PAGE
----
trary, they do not embrace the foot too
firmly, the space left between the shoe and
tbe stocking has a good supply of warm air.
The second rule is never to sit in damp
shoes. It is often supposed that unless
shoes are positively wet it is unnecessary to
change them while the feet are at rest.
This is a great fallacy, for when the least
dampness is absorbed into the sole in Its
evaporation it absorbs the beat from tbe
foot and thus perspiration is dangerously
checked. This can easily be proved by try
ing the experiment of neglecting the rule.
The feet. will be found cold and damp after
a few minutes, although on taking off the
shoe and examining it it will appear to be
quite dry. Pittsburg Dispatch.
Tor Mending Little Things.
"And I want a large sheet of black court
plaster," said a young woman at a notion
counter the other day, "which," she pro
ceeded to explain to a friend at her side, "is
my chief mending implement. I always
mend gloves with court plaster, using black,
or the light tints according to the shade of
the glove. I turn the glove inside out and
Gt the plaster over the rent, first of course
irawing the edges together as a surgeon
iocs a torn skin. It is much neater than
jewing and lasts longer. Sometimes 1 get
in ugly three cornered rent in a gown. My
:ourt plaster case mends the rent, leaving
practically no indications of it. 1 mend
tans, slippers, lace, everything almost, with
.t." New York Press.
Budd Doble, the well known jockey,
vho kits held the reins over Nancy Hanks
n her wonderful performances on the trot
ang track, enjoys the additional distinc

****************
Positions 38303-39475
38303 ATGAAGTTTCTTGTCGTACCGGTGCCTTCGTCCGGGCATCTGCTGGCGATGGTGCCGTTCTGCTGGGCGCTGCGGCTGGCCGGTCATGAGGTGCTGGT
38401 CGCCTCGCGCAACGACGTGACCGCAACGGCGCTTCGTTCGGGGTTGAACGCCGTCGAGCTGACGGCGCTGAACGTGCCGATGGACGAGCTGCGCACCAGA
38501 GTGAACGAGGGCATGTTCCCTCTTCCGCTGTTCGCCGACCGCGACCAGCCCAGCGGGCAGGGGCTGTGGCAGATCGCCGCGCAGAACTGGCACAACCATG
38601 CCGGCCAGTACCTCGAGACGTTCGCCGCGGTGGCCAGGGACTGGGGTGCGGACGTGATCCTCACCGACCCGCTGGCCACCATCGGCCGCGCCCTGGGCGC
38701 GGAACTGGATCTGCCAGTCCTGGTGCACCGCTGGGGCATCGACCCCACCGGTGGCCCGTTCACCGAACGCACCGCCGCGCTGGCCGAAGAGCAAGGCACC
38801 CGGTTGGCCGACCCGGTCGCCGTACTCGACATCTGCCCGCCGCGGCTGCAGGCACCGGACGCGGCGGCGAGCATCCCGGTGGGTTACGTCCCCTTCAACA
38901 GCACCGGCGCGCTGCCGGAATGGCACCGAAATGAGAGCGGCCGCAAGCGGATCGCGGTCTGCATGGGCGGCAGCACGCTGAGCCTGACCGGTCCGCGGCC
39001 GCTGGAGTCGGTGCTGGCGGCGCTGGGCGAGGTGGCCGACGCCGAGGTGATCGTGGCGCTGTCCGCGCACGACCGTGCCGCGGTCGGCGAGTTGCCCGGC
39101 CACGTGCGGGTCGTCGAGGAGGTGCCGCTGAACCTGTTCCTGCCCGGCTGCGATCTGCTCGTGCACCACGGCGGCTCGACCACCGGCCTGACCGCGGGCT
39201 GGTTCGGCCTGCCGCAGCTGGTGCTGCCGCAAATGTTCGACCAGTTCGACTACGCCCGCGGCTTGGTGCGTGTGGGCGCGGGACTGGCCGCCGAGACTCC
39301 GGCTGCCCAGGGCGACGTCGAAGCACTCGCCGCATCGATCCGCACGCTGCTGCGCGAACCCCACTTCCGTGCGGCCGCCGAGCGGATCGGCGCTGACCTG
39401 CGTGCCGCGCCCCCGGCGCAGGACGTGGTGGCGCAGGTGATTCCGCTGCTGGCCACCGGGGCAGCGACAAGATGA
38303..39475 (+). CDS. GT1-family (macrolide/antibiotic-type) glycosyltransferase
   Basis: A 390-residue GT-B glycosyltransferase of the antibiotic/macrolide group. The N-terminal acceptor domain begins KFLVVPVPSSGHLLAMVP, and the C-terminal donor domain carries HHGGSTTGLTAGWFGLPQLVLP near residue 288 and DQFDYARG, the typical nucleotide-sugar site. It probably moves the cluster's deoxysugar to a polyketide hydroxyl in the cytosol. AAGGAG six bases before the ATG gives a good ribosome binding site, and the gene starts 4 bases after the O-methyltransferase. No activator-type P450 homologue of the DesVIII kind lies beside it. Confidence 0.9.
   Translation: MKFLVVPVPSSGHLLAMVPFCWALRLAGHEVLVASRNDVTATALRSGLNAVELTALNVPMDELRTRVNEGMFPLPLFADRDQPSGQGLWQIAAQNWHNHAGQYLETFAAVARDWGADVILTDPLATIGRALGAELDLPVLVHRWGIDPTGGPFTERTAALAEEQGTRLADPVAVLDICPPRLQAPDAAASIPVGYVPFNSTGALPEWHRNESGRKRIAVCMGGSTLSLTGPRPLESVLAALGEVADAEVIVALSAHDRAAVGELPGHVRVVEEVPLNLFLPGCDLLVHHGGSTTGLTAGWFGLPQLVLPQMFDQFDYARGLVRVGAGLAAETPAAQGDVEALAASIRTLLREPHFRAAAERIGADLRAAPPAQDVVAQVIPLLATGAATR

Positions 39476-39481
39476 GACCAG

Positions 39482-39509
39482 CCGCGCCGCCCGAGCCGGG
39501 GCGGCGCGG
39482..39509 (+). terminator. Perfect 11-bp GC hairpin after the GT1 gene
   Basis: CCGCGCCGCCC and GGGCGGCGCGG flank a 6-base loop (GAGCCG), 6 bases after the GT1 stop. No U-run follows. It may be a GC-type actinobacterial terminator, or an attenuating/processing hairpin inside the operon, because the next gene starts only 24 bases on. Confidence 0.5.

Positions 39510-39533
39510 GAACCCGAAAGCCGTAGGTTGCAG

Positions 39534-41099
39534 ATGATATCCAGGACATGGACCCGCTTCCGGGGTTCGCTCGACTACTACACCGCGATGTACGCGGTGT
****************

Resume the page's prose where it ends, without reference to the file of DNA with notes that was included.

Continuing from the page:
ioa of having been celebrated in verse by
if you will, but be sure to nee Sozodont
right away, in order to carry cfl its inju
rious effects upon the teeth. All candy
ta'crs should carry bozodont with them,
;l the j wish to keep tteir teeth sound.
All of our warm goods must move out ,
line of "floury
In order to ncake them move lively we have
down to bottom prices Come early before the
Wright & Greeriawa
314 BRADY STREET,
The Fatx and Wintib Goods are now In. DAYnron.
Remember we are ehowing the largest and mostvarl
assortment of Domestic and Impobte! goods in th a!
cities. Suits made to your measure from $20 to $40; ir
eers maae 10 your measure f o to f 12.
You wish a piece of Diamond Jewelry,
You wish a Watch,
You wish a Clock,
You wish a Fine Pin,
You wish a pair of Ear Rings,
You wish something in Solid Silver,
You wish a pair of Opera Glasses,
You wish a pair of Geld Spectacles,
You wish anything in cur Une
You cari surely find it at
Cor. Third and Brady Sts., Davenport, m
Never before heard of prices,
At G. O. HUCKSTAEDT S,
1809 and 1811 Second Avenue
1 U W. Second Street. DAVfNPOB'i . iDflt